MLK events aim to educate community

Gabriella Ybarra

Educator Cherry Rose Gooden focused on the importance of communication between parents and the community during the fifth annual Martin Luther King Jr. Celebration.

MLK Jr., who was an advocator of true education, said, “Intelligence plus character — that is the goal of true education.” Gooden built her presentation on this belief and called for more conversations to take place between the K-12 schools and the community to improve their relationship.

Gooden, a retired associate professor from Texas Southern University with over 50 years of teaching experience at the elementary and university levels, spoke Jan. 26 in Wolfe Recital Hall. Gooden earned both her bachelor’s and master’s degrees in elementary education from TSU, and her Doctorate of Education in educational leadership and cultural studies from the University of Houston. Among her many achievements, Gooden is a founding member and past president of the National Association for Multicultural Education.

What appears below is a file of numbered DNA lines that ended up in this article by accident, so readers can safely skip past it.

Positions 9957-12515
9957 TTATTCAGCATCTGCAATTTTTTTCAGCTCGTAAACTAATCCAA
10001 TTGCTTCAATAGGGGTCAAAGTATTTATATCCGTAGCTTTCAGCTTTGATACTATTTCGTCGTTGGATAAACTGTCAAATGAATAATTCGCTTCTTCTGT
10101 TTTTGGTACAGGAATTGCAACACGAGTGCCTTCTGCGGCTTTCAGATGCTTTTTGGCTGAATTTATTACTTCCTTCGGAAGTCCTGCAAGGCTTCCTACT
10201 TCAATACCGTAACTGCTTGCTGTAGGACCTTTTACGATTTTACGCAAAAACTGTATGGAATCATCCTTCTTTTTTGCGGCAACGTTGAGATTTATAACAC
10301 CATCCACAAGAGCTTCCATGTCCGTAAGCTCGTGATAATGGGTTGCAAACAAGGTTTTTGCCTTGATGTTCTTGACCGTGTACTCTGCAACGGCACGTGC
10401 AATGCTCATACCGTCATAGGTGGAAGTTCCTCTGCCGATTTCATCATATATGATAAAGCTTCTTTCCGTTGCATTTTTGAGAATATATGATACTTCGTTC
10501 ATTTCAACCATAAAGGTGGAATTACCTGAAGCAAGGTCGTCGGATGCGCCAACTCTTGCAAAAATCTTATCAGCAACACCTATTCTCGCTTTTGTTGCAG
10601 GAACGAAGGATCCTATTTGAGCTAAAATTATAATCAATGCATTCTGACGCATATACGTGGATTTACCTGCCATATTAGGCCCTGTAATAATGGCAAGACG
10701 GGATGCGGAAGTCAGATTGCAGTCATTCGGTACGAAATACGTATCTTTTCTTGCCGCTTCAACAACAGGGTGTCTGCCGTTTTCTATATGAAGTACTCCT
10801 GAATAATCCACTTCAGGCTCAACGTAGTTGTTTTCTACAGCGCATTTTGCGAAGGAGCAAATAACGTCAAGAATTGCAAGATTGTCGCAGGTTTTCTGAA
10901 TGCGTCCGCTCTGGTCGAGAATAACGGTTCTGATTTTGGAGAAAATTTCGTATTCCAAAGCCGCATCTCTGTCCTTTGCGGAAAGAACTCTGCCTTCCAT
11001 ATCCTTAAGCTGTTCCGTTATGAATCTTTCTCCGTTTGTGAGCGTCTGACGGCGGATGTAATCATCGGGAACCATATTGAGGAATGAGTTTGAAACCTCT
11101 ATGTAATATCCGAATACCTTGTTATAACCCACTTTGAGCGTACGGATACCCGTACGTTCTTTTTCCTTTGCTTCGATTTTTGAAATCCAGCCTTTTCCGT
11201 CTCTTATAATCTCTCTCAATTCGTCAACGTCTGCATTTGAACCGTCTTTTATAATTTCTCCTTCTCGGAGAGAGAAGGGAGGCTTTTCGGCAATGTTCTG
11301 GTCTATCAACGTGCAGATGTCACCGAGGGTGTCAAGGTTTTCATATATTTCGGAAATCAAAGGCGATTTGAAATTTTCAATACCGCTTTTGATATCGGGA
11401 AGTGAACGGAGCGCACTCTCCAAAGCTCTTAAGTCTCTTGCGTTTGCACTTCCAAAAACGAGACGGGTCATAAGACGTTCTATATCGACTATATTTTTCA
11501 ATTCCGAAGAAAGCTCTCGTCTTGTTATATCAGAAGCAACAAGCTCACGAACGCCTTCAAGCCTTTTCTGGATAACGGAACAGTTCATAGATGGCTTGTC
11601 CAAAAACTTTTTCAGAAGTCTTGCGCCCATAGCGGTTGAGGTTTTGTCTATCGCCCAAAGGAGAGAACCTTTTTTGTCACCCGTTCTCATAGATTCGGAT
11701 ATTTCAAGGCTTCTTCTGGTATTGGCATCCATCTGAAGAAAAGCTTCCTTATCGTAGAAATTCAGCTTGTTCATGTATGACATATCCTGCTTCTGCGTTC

The theme of this year’s celebration was “Bridging the Gaps.” Students from both  Del Mar and A&M-CC heard Gooden speak about the gap between the education system and the community, and the need to metaphorically build a bridge to connect the gap. The event was presented by Del Mar College and Texas A&M University-Corpus Christi.

“One of the things that caught my attention was the communities’ perception that teachers weren’t really doing their jobs,” Gooden said, “because they didn’t have a clear understanding of what their jobs were.”

According to her, much of the reason behind this is the widening communication gap between the people and the education system.

“The question here is, how do we communicate to the parents and the business community that what we do has value for the students that we serve,” Gooden said.

Gooden stressed the importance of disparaging false perceptions of teachers and educating parents on what the true intentions of teachers really are. She suggested that educators should engage the community in allowing them to see how teachers work on a daily basis.

“You can’t tell people. Sometimes you have to show and engage them in a way that allows them to feel what you’re feeling from your perspective,” Gooden said.

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